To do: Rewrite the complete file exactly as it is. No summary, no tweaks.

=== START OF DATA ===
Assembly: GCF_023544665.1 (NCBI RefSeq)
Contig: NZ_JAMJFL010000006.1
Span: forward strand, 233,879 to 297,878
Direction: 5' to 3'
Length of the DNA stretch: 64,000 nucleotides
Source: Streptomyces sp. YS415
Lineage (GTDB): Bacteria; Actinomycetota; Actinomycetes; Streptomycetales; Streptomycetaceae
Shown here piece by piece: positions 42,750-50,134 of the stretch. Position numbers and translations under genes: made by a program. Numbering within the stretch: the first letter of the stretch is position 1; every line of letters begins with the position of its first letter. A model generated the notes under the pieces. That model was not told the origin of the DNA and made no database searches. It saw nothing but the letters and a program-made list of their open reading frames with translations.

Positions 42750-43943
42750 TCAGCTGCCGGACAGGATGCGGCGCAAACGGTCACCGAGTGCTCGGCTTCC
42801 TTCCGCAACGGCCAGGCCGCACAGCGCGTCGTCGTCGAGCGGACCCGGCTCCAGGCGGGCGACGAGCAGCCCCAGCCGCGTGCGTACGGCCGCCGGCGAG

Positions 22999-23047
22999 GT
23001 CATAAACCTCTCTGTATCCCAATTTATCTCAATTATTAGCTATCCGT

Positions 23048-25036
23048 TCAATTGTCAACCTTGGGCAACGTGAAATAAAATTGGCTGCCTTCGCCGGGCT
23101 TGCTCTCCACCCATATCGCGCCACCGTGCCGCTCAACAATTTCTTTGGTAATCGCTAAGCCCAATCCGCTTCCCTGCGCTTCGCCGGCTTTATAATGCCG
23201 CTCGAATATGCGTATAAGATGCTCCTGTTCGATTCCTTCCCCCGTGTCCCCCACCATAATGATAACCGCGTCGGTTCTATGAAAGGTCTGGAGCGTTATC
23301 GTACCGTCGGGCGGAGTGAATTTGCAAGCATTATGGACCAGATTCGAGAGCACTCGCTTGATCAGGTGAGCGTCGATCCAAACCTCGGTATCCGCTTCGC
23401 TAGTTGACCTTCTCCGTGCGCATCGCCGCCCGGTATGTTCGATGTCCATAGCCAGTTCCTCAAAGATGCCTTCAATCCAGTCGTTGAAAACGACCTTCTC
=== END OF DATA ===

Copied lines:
Assembly: GCF_023544665.1 (NCBI RefSeq)
Contig: NZ_JAMJFL010000006.1
Span: forward strand, 233,879 to 297,878
Direction: 5' to 3'
Length of the DNA stretch: 64,000 nucleotides
Source: Streptomyces sp. YS415
Lineage (GTDB): Bacteria; Actinomycetota; Actinomycetes; Streptomycetales; Streptomycetaceae
Shown here piece by piece: positions 42,750-50,134 of the stretch. Position numbers and translations under genes: made by a program. Numbering within the stretch: the first letter of the stretch is position 1; every line of letters begins with the position of its first letter. A model generated the notes under the pieces. That model was not told the origin of the DNA and made no database searches. It saw nothing but the letters and a program-made list of their open reading frames with translations.

Positions 42750-43943
42750 TCAGCTGCCGGACAGGATGCGGCGCAAACGGTCACCGAGTGCTCGGCTTCC
42801 TTCCGCAACGGCCAGGCCGCACAGCGCGTCGTCGTCGAGCGGACCCGGCTCCAGGCGGGCGACGAGCAGCCCCAGCCGCGTGCGTACGGCCGCCGGCGAG

Positions 22999-23047
22999 GT
23001 CATAAACCTCTCTGTATCCCAATTTATCTCAATTATTAGCTATCCGT

Positions 23048-25036
23048 TCAATTGTCAACCTTGGGCAACGTGAAATAAAATTGGCTGCCTTCGCCGGGCT
23101 TGCTCTCCACCCATATCGCGCCACCGTGCCGCTCAACAATTTCTTTGGTAATCGCTAAGCCCAATCCGCTTCCCTGCGCTTCGCCGGCTTTATAATGCCG
23201 CTCGAATATGCGTATAAGATGCTCCTGTTCGATTCCTTCCCCCGTGTCCCCCACCATAATGATAACCGCGTCGGTTCTATGAAAGGTCTGGAGCGTTATC
23301 GTACCGTCGGGCGGAGTGAATTTGCAAGCATTATGGACCAGATTCGAGAGCACTCGCTTGATCAGGTGAGCGTCGATCCAAACCTCGGTATCCGCTTCGC
23401 TAGTTGACCTTCTCCGTGCGCATCGCCGCCCGGTATGTTCGATGTCCATAGCCAGTTCCTCAAAGATGCCTTCAATCCAGTCGTTGAAAACGACCTTCTC